French Flea Market Vocabulary Lesson
Dear Diva Readers,
top: 5px; float: left; color: white; background: #781300; border: 1px solid darkkhaki; font-size: 40px; line-height: 30px; padding-top: 1px; padding-right: 5px; font-family: times;”>Parlez Vous Brocante? Do you speak French Flea Market? I want to share with a few key words to guide your French Flea Market forays this spring and summer so you know where to buy antiques in France!
Marche aux Puces – The Flea Market. The Marche aux Puce de Paris (otherwise known as the Paris Flea Market) is where the term “flea market” was coined. (You can watch my Editor at Large TV video to learn how the term “flea market” was coined). When traveling in a French town look for their local Puce (their local flea market). It usually occurs 1 or 2 days a week – often on – but not limited to the weekend. Some of the best flea markets in France are in the South of France – in Nice, Avignon, Arles or Toulouse. Closer to Paris I really like the Orleans flea market – it’s quite similar to Puce at the Port de Vanves.
Brocante– A Brocante is a short term flea market. It can be held anywhere from 1 day to a full on 2 weeks. Bigger ones will have billboards all over town advertising them – so when you see a sign stuck to a lamp post or a giant poster in the metro with this word Brocante highlighted on it get ready to shop! These brocantes attract vendors from all over France selling everything from high end antiques to vintage pieces and simply second hand junk. If I were a bumper sticker kind of girl I’d put a sticker on my car that says “I Brake for Brocantes” You can find great prices at these special flea markets. My All Time Favorite Brocante is La Foire Nationale à la Brocante et aux Jambons. (Next time you can book a tour for this fabulous brocante is 26 September – 6 October, 2014).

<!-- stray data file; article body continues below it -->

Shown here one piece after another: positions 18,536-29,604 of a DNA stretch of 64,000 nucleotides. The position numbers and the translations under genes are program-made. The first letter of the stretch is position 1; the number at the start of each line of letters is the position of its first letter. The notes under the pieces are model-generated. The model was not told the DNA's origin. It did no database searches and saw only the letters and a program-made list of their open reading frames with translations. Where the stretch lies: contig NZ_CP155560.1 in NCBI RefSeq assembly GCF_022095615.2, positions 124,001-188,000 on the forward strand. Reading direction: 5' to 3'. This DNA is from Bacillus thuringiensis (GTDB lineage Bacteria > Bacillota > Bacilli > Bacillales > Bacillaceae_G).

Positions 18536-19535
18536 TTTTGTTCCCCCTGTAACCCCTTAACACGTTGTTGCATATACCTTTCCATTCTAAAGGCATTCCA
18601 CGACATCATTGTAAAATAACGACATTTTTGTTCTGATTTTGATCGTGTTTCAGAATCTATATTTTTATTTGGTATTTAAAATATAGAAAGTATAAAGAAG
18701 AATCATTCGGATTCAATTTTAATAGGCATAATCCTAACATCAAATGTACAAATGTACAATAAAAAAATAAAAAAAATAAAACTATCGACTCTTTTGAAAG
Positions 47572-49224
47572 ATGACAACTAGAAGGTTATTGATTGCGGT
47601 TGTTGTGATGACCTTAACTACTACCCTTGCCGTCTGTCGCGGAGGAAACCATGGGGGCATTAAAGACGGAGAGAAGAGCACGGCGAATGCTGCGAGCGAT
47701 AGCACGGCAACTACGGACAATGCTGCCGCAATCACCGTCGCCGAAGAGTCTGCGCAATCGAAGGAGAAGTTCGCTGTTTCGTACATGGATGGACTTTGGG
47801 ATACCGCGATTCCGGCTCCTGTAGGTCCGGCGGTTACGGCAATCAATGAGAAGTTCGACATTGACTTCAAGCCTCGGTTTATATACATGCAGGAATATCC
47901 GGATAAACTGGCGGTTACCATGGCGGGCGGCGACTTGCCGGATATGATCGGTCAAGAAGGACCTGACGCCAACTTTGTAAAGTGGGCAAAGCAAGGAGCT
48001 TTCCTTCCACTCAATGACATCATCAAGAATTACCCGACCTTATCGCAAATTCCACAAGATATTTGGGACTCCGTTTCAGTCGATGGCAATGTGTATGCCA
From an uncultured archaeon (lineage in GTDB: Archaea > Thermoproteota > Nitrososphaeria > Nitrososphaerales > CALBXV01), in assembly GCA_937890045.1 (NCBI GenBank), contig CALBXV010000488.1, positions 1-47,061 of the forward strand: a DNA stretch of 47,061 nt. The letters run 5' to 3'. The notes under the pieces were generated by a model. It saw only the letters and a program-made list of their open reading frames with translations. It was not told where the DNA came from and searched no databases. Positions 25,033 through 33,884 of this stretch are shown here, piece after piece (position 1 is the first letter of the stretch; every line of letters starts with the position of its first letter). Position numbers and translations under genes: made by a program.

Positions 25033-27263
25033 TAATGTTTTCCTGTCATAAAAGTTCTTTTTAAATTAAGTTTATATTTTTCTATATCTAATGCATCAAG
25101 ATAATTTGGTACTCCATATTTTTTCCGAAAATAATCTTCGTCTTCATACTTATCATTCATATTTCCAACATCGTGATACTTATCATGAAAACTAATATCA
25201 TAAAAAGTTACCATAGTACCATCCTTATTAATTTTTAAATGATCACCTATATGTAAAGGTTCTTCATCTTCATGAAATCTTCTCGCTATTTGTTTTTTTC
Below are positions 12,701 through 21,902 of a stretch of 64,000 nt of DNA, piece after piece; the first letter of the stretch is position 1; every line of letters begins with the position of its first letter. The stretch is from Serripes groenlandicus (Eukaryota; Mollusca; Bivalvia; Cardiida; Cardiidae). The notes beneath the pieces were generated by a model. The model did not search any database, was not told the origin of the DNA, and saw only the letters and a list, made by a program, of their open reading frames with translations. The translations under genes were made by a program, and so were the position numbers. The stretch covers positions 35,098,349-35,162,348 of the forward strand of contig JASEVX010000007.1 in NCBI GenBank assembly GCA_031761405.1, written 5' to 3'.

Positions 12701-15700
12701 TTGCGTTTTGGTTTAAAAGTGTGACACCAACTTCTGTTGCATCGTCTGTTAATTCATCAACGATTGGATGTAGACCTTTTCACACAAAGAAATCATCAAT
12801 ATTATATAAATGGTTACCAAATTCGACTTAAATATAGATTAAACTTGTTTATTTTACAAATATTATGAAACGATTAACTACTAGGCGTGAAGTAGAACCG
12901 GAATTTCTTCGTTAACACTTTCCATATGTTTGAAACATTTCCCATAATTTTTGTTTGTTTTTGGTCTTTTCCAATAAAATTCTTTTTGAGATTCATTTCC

Vide-Greniers – Essentially this is an Attic Sale – but its set up in the center of town with anywhere from 50 to a couple of 1000 people participating. These aren’t professional vendors but private people wanting to sell their goods. Consider it a town wide garage sale where anything and everything is for sale. While you’ll have to dig through second hand clothes and used toys you can also find gorgeous antiques going for a song!
Salon des Antiquaires – This is a step up from a flea market or brocante – which can have second hand and decorative tat. This will be more high brow and have higher quality pieces – but dont let that phrase scare you – there are bargains to be had. They are just bargains on 200 year old pieces instead of 80 year old pieces.
When you go to a Puce, Brocante, Vide Grenier or Salon des Antiquaires you should know a few key phrases in French to get the ball rolling!
Basic Brocante Vocabulary:
Start the conversation with a simple, Bonjour Madame or to catch the vendors attention try S’il vous plaît (SVP) Monsieur.
Point then to the item you are interested in and ask how much it costs C’est combien, SVP? or try Vous voulez combien?
Ask how old it is? Quel âge a cette chaise? Ça date de quand? What wood it is? C’est quel type de bois? And where it comes from: Quelle est sa provenance?
Don’t be shy – negotiation is expected. Ask for a good deal. Vous pouvez faire un meilleur prix? or C’est votre meilleur prix? or Vous pour faire mieux?
Verify they are giving you the export price – C’est le prix pour exportation? Is it too expensive? C’est trop cher! (said while batting your eyes!) A good deal? C’est bon marché – C’est un bon prix – C’est raisonnable. I’ll take it! Je le prends!
And don’t forget to say Merci! Au Revoir!
The Antiques Diva®